The ways we need to conduct our lives in the midst of this global COVID-19 pandemic is changing daily as more states are ordering us to hunker down, schools and businesses are shutting down or moving to virtual settings. We continue to hear every day from patients, caregivers and volunteers about how they should navigate their treatment and care in this confusing time.
What is the difference between self-quarantine and social distancing, and shelter in place? What kinds of activities are permitted for each of these?
Self-Quarantine: People who might have been exposed to the new coronavirus COVID-19 should practice self-quarantine by isolating themselves from other people. They are urged by health care experts to remain in self-quarantine for 14 days to make sure they are not sick. You should stay home and stay at least six feet away from others in your household and do not enter any public areas where you risk exposing other people. Be certain your doctor is aware of your exposure and your need to self-quarantine. To protect family members, you should avoid physical contact, wear a mask, and clean all surfaces you come in contact with. The virus is spread by droplets, (saliva, nasal secretions, sneezing) and can remain on hands and surfaces leading to exposure of others. If you’re self-quarantined in a building with common spaces, stay out of those areas. Your doctor will advise you of the length of time you should self-quarantine.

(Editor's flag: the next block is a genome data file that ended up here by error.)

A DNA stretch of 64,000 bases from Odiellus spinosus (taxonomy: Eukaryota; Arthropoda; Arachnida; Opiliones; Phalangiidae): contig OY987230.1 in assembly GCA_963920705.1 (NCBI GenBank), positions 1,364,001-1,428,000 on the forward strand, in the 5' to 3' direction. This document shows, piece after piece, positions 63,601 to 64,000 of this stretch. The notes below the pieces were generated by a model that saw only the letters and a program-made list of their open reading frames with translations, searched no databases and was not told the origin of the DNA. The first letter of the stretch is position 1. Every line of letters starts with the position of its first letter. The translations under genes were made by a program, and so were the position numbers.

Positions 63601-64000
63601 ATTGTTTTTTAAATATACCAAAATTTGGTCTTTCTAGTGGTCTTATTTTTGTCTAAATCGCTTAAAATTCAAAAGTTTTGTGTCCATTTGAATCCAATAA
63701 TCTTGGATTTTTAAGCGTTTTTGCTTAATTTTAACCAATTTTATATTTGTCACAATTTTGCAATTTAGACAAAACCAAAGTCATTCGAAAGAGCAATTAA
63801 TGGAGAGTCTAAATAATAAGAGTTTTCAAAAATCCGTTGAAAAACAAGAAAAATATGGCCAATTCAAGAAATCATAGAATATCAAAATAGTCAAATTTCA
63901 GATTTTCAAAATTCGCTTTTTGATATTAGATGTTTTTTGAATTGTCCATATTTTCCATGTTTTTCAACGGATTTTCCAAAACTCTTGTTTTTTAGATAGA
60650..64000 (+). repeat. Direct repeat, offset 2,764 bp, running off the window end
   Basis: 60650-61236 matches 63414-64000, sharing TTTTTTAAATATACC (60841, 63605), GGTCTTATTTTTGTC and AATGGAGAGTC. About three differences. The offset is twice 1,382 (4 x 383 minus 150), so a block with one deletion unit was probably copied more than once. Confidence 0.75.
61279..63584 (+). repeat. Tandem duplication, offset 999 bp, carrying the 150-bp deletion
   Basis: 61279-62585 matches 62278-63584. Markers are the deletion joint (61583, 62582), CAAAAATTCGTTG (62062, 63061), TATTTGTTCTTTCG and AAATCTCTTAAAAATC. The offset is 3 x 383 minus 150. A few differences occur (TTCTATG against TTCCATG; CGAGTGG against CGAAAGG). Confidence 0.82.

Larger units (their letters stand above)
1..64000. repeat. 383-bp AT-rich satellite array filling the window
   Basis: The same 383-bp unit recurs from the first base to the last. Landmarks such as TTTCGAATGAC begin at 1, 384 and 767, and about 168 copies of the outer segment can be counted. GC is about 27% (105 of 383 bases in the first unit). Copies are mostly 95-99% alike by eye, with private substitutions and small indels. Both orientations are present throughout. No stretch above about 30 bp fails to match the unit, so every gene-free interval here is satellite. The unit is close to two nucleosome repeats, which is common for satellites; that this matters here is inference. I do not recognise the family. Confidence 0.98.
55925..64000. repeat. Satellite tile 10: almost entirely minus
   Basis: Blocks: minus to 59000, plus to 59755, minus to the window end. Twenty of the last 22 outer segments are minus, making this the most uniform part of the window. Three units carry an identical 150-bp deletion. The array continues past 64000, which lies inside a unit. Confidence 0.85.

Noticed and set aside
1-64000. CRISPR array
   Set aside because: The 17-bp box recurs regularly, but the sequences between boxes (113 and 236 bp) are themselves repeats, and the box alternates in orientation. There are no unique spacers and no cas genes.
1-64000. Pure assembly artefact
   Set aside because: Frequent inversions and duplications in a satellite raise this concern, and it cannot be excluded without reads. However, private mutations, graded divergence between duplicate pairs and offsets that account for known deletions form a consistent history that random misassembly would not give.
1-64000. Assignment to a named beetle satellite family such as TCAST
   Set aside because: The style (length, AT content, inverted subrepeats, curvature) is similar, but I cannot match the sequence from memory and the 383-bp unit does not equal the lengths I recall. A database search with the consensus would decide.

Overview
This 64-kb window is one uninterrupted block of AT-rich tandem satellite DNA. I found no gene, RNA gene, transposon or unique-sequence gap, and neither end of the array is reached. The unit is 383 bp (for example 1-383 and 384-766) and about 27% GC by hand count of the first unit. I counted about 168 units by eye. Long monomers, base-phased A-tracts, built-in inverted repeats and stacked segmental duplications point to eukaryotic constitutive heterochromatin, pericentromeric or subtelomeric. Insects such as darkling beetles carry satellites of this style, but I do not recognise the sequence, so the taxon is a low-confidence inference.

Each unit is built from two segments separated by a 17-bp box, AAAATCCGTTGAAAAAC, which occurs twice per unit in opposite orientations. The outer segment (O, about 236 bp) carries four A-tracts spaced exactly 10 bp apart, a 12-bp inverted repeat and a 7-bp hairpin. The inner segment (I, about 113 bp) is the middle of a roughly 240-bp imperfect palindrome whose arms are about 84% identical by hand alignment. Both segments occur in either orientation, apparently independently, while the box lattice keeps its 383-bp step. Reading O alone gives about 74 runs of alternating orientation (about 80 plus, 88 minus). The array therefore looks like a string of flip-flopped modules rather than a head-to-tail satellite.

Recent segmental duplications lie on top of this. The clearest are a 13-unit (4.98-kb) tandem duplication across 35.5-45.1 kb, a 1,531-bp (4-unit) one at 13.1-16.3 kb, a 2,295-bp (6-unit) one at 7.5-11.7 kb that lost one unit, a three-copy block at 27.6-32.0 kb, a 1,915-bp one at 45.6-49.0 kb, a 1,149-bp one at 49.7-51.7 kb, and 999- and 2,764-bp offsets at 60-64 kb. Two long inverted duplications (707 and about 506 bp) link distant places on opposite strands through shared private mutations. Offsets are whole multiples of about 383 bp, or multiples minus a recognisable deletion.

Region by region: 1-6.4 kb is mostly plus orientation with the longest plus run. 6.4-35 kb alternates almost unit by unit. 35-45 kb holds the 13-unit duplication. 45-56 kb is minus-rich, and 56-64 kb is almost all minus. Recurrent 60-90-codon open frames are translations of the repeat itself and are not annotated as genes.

Social distancing: This applies to people who have not knowingly been exposed to somebody with the virus, but in an effort to prevent the virus from spreading, are deliberately avoiding crowds, keeping at least six feet of distance from others and generally remaining away from others by working from home, closing schools and conducting classes virtually, and restricting businesses to only what is considered essential. Conferences, sports events and concerts have all been canceled.
While practicing social distancing you can still go outside to take a walk, work in your garden or enjoy the fresh air on your back porch, but avoid crowded areas. If you live in an apartment, you should be conscious that all surfaces touched by the hands of others (elevator buttons, door handles, and communal washing machines) may possibly have been touched by someone with the virus. You can wear gloves, touch with something that you can throw out afterwards (such as a paper towel), and ALWAYS wash your hands thoroughly when coming back inside.
Shelter in Place: This requires you to stay in your home unless running out for essential items. You should especially follow the information above for avoiding communal surfaces, and if you cannot remain more than six feet from another person (e.g. grocery store check-out) consider wearing a mask. This is primarily to protect others if you are asymptomatic but have the virus.
Everyone should be VERY conscious about avoiding touching their eyes, nose or mouth with their hands if they have touched a communal surface.